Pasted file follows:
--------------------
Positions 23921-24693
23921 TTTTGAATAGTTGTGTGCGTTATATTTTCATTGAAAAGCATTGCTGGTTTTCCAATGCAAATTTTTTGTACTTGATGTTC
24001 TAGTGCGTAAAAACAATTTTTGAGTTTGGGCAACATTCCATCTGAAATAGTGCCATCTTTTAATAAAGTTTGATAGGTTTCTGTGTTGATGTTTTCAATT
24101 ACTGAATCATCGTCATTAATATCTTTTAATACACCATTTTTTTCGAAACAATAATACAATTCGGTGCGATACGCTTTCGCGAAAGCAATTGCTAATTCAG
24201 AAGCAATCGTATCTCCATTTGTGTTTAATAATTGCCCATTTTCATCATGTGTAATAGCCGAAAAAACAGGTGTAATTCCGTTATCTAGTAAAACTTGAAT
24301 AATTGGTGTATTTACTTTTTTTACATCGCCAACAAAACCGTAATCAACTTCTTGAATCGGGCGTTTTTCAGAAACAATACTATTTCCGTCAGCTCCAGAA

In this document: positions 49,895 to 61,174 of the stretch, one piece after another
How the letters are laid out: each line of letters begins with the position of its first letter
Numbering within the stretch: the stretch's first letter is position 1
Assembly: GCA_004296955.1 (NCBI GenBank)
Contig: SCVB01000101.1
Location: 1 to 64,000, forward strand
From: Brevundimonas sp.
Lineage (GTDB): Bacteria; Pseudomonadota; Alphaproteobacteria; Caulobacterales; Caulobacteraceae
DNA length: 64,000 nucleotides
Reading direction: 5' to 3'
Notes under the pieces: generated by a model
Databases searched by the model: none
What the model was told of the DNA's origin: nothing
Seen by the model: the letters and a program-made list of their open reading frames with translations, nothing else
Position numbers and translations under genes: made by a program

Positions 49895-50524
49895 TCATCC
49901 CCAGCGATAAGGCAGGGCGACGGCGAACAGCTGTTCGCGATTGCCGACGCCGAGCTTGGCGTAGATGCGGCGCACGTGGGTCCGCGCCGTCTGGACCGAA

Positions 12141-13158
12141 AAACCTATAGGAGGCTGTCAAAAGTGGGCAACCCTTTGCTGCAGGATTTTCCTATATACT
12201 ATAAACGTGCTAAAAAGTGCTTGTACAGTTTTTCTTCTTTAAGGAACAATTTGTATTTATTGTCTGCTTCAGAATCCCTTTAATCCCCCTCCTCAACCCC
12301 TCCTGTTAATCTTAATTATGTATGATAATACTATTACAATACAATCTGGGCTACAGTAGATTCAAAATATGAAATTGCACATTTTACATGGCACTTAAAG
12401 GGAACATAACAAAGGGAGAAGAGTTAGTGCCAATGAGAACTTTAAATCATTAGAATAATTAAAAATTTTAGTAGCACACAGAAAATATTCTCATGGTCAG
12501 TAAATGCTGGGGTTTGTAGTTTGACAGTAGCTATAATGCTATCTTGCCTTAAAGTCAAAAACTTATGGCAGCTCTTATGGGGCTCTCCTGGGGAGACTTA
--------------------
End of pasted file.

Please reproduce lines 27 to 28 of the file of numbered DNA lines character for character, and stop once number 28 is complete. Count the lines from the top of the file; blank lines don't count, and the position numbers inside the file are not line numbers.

12201 ATAAACGTGCTAAAAAGTGCTTGTACAGTTTTTCTTCTTTAAGGAACAATTTGTATTTATTGTCTGCTTCAGAATCCCTTTAATCCCCCTCCTCAACCCC
12301 TCCTGTTAATCTTAATTATGTATGATAATACTATTACAATACAATCTGGGCTACAGTAGATTCAAAATATGAAATTGCACATTTTACATGGCACTTAAAG